Board Certified Family Law Specialist Matt Arnold answers the question: “What happens when a person’s income is not guaranteed and fluctuates from year to year”.
When you are dealing with a divorce, it can be hard to feel like you are ever fully prepared. Given the complexities of the divorce process and the emotional issues involved, few people can honestly say they’re equipped to face every challenge that comes along. That is why it is so easy for things to fall through the cracks, especially issues that you did not even know to look out for. One example of an important problem to be aware of concerns tax trouble related to the divorce. To learn more about how to avoid creating tax issues for yourself, keep reading.
First, why is this even a concern? Though you may not realize it, divorce is an area of law that routinely touches on tax issues. Decisions made during and after a divorce can have significant tax implications and should be carefully thought through. The problem is that most people don’t even realize the tax consequences of their actions until it’s too late. To help with that, be sure and consider the following tips.
First, ensure that you use QDROs to divide any qualifying plans or retirement accounts, like a 401(k). QDROs (Qualified Domestic Relations Orders) exist to help you divide retirement plans in the most tax beneficial way possible. QDROs are used to create a right by your spouse to receive a certain percentage of the balance of the account. This is critical because it is also allows your spouse to access his or her share of the money and roll it over tax-free into another qualified retirement plan. This allows you to divide money easily and without losing a bundle due to taxes.
Second, be careful when transferring money between IRAs. The good news is you won’t need to use a QDRO to get this done, but you’ll still need to be careful. If you set up an IRA in your spouse’s name, you should be able to do a tax-free transfer of money from your existing IRA. The key here is that the tax-free deal only works if your divorce decree requires that you transfer the IRA money to your spouse. If the divorce decree doesn’t and you access the money anyway, you’re looking at potentially sizable fees.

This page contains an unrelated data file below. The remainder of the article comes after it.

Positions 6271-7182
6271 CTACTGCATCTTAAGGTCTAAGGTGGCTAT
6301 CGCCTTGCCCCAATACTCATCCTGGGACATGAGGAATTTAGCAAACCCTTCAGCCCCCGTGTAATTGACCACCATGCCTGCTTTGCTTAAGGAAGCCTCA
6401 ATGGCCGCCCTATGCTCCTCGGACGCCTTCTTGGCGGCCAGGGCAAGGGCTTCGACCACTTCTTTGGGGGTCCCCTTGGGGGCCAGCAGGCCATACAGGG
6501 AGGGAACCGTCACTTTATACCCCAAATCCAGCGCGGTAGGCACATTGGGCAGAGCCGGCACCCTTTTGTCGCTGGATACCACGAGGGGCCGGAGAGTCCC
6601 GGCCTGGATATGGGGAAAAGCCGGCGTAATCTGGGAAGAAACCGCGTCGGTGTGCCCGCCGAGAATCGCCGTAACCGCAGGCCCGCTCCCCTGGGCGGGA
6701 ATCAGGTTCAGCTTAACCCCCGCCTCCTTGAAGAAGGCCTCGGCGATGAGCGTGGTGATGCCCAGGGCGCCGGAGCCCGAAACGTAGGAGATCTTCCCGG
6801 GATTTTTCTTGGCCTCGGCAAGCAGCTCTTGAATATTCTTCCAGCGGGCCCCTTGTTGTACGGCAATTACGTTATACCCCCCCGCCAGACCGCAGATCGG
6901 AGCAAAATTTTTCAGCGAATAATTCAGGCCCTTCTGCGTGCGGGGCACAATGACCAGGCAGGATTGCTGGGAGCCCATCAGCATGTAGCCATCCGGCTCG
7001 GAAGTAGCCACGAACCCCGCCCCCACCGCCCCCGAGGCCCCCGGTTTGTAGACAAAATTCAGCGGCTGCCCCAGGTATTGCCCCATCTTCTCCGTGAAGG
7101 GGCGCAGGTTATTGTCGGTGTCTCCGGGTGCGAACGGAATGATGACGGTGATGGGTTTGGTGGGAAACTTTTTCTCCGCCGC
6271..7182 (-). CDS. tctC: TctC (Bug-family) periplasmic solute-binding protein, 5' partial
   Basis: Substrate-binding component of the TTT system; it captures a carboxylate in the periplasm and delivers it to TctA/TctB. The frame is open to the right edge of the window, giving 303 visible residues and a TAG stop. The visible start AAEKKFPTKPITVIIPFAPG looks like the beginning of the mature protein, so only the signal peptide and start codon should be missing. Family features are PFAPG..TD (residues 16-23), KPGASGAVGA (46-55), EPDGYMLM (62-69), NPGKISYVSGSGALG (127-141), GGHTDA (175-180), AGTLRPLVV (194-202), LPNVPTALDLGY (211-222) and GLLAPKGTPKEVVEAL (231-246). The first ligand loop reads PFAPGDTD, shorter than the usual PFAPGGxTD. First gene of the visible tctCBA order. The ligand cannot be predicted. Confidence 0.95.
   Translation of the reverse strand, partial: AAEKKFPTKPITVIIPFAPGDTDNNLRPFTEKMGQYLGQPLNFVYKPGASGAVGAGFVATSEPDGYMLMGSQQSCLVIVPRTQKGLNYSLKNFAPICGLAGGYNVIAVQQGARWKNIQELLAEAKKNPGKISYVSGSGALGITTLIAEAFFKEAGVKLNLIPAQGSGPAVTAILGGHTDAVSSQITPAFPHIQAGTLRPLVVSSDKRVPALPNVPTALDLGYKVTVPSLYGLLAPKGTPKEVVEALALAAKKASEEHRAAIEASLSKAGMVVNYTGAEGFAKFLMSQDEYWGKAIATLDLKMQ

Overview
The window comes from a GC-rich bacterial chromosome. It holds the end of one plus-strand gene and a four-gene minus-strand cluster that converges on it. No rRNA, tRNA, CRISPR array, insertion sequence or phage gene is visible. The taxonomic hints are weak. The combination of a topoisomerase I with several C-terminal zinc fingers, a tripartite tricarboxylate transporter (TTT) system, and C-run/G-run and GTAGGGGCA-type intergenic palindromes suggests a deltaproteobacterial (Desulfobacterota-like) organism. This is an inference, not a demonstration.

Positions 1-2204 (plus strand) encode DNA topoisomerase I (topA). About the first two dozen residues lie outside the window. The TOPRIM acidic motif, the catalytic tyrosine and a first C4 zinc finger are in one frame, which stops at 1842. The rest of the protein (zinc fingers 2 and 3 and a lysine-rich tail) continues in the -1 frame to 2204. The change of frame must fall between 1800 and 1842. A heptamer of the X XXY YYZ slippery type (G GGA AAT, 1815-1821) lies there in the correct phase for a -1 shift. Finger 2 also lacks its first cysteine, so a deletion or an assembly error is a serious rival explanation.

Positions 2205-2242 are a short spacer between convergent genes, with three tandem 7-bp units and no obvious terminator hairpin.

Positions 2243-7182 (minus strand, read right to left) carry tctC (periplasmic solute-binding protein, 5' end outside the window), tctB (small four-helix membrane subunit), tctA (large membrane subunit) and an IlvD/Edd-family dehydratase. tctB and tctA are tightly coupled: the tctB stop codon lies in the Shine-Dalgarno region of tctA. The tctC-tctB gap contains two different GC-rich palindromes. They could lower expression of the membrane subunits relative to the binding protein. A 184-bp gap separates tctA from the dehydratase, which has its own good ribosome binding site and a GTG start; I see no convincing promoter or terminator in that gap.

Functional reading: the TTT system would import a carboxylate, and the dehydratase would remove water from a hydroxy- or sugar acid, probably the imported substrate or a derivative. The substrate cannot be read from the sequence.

What fees are we talking about? With the IRA, if you fail to handle the transfer properly you’ll usually owe a 10% penalty tax on the money that was improperly accessed. With a 401(k), the payment can be substantially higher. Not only will you have to contend with a 10% penalty fee, you’ll also be forced to pay taxes on the money as if it’s part of your taxable income. Depending on the amount of money withdrawn, it could even push you into a higher income tax bracket.
Another tax issue that you need to watch out for both during and after the divorce concerns the child tax credit. Some couples assume that so long as they both have visitation with the children they should both be allowed to receive the child tax credit. That is, unfortunately, incorrect. The general rule is that whichever parent is the primary custodial parent in the settlement agreement is the one entitled to claim the tax credit. If the settlement agreement isn’t clear, it goes to the parent who lived with the child the most during the previous year. All that said, this issue can be negotiated separately during a divorce if you think ahead. It may be that one parent would benefit more than another by getting the tax credit (usually the parent with the higher income) so even if that parent isn’t the primary custodian, it can be agreed that he or she gets to claim the tax credit. This is a good example of how a little bit of advanced planning can end up saving you a lot of money down the road.
If you find yourself facing a complicated family law matter, then you need the help of experienced family-law attorneys in Charlotte, North Carolina who can help guide you through the often confusing process of divorce. Please contact Arnold & Smith, PLLC today at (704) 370-2828 or find additional resources here.
About the Author
Matthew Arnold is a Managing Member of Arnold & Smith, PLLC, where he focuses on the areas of family law, divorce, child custody, child support, alimony and equitable distribution.
Mr. Arnold was raised in Charlotte, where he graduated from Providence Senior High School. He attended Belmont Abbey College, where he graduated cum laude, before attending law school at the University of North Carolina at Chapel Hill on a full academic scholarship.
A certified Family-Law Specialist, Mr. Arnold is admitted to practice in all state and administrative courts in North Carolina, before the United States District Court for the Western District of North Carolina, and before the Fourth Circuit Court of Appeals in Richmond, Virginia.
In his free time, Mr. Arnold enjoys golfing and spending time with his wife and three children.
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